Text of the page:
The eremo (hermitage) of Montespecchio has existed since at least 1190, was linked belatedly in 1255 with the Tuscan hermits of the Little Union (formed in 1244), and then as part of the Little Union was swept up into the much larger Grand Union that formed the present Order of St Augustine in 1256. It was used by the Augustinian Order at least until the year 1687.
locate the Augustinian ruins in the forest of Montespeccio today, one begins at the very small Tuscan town of Montepiscini, which is located approximately forty miles south of Siena. This site of this ruined hermitage is probably the most difficult of the known early Tuscan Augustinian hermitages to reach. Beginning at Montepiscini, one has to follow an unpaved road into the hills, walk down into the woods by a steep path, and eventually cross a stream that cuts the trail in two.
The ruins of the ancient Augustinian church are located across the stream behind a few slender trees. It no longer has a roof, and the remnants of its alternating black and salmon coloured walls lean outwards. It is even a more challenging task to locate the old hermitage itself. It is situated down in a valley, near water, which obviously was one of the main reasons that the hermits chose this location. Perhaps there was some kind of a main road nearby at that time, but this certainly is not the case today. Yet in walking through the woods, a modern pilgrim receives a first-hand experience of the way the thirteenth century hermits chose natural places which would allow for a peaceful setting for their life of prayer, penance and contemplation.
The religious community of Montespecchio does not have any special history or famous names attached to it. However, there are a few known facts regarding this hermitage. It was founded on 15th October 1190, the date noted on a document attesting to the donation of the land to a certain Giovanni to build a hermitage there. It took him about ten years to construct the church and later a convento (residence) for the hermit community that by then had formed there. There is another record dated 1228 indicating that there then was a community of six living at Montespecchio: two priests (Niccolo, the prior, and Ildebrando), and four lay brothers named Giovanni, Pietro, Giacomo and Guido.
Montespecchio apparently always had a close relationship with the hermitage at Lecceto. In 1231, the names of their priors appear together on a letter requesting Pope Gregory IX to give them one or the accepted monastic rules of the time. Most likely, they received the Benedictine Rule. In 1244, Lecceto opted to become part of the Little Union of Tuscan hermitages and follow the Rule of St Augustine, but Montespecchio did not choose to do so until 1255, a year before it was drawn into the Augustinian Grand Union of many such hermitages.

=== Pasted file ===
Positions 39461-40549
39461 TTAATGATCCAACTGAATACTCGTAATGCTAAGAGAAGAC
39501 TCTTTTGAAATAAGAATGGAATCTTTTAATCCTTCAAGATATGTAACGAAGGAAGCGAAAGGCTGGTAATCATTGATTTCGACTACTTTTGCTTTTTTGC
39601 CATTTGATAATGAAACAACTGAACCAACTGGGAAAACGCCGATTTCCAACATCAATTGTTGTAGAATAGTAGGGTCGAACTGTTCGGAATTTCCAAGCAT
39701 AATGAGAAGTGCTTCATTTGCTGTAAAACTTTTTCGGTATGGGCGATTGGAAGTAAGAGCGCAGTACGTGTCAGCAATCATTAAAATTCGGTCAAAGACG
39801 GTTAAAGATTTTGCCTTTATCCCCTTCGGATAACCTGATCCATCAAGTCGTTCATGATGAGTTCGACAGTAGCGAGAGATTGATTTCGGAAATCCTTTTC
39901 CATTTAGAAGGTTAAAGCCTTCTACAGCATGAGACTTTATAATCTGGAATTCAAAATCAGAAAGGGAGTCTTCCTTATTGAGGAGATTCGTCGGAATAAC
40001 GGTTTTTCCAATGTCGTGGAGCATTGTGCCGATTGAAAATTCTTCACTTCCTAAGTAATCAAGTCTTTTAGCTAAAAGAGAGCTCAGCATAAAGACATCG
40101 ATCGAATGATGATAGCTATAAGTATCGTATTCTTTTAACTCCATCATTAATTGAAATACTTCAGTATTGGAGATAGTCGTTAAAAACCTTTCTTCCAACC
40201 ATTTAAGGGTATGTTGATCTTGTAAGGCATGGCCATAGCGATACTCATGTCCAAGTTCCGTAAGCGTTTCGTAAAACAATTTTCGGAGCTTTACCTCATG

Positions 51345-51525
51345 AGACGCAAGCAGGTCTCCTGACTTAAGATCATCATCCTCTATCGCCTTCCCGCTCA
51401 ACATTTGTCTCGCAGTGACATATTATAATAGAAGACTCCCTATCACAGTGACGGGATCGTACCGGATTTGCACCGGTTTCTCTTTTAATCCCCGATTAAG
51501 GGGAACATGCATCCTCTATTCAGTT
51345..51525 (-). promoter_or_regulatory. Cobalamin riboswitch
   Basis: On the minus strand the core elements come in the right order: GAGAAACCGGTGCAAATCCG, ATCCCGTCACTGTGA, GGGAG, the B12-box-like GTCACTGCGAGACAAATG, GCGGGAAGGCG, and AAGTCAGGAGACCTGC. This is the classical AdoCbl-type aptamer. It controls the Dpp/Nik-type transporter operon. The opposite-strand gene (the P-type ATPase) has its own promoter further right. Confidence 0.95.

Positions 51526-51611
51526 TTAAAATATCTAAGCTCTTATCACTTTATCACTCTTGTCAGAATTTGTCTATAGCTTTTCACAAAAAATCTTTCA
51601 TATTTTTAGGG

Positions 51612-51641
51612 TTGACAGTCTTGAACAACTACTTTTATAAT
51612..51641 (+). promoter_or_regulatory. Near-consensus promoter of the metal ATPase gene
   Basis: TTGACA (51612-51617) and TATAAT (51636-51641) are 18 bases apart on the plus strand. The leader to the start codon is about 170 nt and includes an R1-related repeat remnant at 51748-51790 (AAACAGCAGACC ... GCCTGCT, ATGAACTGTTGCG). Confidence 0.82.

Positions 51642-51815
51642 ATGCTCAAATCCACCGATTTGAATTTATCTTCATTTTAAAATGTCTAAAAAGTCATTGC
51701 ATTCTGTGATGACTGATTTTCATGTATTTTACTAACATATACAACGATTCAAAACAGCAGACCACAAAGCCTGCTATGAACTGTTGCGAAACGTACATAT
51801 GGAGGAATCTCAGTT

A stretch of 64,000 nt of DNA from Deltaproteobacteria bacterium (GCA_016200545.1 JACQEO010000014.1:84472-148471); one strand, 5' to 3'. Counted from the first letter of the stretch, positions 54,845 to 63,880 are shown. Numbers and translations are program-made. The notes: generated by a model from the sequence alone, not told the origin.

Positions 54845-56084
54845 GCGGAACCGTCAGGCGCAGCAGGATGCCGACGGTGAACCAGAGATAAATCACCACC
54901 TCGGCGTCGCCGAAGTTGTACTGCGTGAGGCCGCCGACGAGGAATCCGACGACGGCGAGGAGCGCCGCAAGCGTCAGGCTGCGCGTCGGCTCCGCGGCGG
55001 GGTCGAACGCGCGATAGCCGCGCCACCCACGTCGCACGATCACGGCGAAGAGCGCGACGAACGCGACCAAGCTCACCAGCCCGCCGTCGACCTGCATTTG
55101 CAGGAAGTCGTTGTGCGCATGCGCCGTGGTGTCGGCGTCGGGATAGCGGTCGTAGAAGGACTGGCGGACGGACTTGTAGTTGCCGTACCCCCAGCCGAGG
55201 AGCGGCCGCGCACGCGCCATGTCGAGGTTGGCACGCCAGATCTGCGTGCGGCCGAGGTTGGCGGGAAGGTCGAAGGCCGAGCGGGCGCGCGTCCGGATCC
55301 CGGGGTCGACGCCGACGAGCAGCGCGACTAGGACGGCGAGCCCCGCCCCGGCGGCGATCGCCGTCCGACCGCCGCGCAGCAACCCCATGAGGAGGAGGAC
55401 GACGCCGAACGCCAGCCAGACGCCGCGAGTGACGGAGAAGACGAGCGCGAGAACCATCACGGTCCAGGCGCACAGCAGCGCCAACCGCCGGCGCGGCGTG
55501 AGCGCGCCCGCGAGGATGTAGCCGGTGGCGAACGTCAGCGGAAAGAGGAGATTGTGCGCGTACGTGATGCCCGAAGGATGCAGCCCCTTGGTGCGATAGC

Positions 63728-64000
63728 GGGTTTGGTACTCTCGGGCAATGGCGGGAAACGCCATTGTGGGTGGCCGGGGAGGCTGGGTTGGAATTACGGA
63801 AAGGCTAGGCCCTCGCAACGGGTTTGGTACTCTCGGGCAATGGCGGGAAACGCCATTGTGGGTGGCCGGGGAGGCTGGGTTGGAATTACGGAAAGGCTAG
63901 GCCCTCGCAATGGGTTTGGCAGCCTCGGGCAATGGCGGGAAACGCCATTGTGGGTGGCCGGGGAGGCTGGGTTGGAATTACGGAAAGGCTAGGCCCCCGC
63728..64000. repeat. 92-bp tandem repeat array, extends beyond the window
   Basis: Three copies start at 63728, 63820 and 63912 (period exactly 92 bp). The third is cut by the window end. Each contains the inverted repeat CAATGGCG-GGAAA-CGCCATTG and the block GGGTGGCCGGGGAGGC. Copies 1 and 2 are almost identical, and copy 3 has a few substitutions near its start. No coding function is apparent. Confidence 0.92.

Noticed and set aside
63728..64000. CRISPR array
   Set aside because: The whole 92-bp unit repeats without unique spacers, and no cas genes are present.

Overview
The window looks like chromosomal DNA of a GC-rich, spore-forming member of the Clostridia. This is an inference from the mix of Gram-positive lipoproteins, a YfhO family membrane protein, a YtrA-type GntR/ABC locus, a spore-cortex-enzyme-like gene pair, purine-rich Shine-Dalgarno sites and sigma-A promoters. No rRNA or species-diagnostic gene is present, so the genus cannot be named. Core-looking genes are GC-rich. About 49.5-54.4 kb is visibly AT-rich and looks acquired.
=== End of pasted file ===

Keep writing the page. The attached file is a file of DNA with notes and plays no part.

The hermitage of Monespecchio had its highs and lows. It enjoyed a reputation for hospitality, despite the fact this it always had a precarious economic situation. At times, it needed to be assisted by the archbishop of Siena which accounts for its occasional appearance in old records. Gradually it reached a low point when it was incorporated into the observant Congregation of Lecceto in 1433. In 1449, it was selected as the site for the General Chapter of all the observant congregations of the Order.
During the sixteenth century, Montespecchio was the house for postulants, i.e., those seeking admission to the Lecceto community of Augustinians. Possibly, it also served as the novitiate for a time. However, by 1687, its closing became inevitable. Church services and the Augustinian community moved from Montespecchio to the nearby church of Crevole. In 1782, Crevole itself was suppressed. Today at Montespecchio, all that remains is the ruin of the former Augustinian church in ruin, yet still with its French and Pisan influence and its window spaces that indicate Gothic architecture still evident.
Upon closer inspection of the area to the left of the church, the outline of the enclosure walls and the walls of the convent are visible. Over time, the woods have taken over, but corners soon appear and the visitor can see evidence of the beginning of a stairway as well as a passage from the convento to the church. There are legends that are still told about this hermitage. It is called the 'conventaccio', "the bad convent," because it is said that women of ill repute were brought there to do penance. An occasional friar is said to have fallen from grace because of their presence! Even sightings of ghosts, 'white and silent', have been reported from time to time.
LinksS. Maria di Montespecchio - Walking in Tuscany. The Hermitage of Montespecchio is one is the most difficult hermitages to visit. It was built by hermits in 1192 – long before the Augustinian Order began in 1256. The church was later part of one of the largest Augustinian convent complexes of its time from which only a few foundation stones remain today.At the end of the 17th century the convent was abandoned, partly, because the buildings were crumbling slowly due to geologically unstable ground and also, as a surviving from those days document says, the monks were tired of being so isolated.
Eremo di Montespecchio. Located in the middle of the woods near Casciano di Murlo, to the south of Siena. A photo gallery of twelve very impressive images taken in August 2003. http://www.ipernity.com/doc/sammarcone/502202?from=502202&at=1186410252
Eremo di Santa Maria di Montespecchio (Murlo - Siena). Twenty large photographs of the chapel. Panoramio: S793 S813http://www.panoramio.com/photo/106413464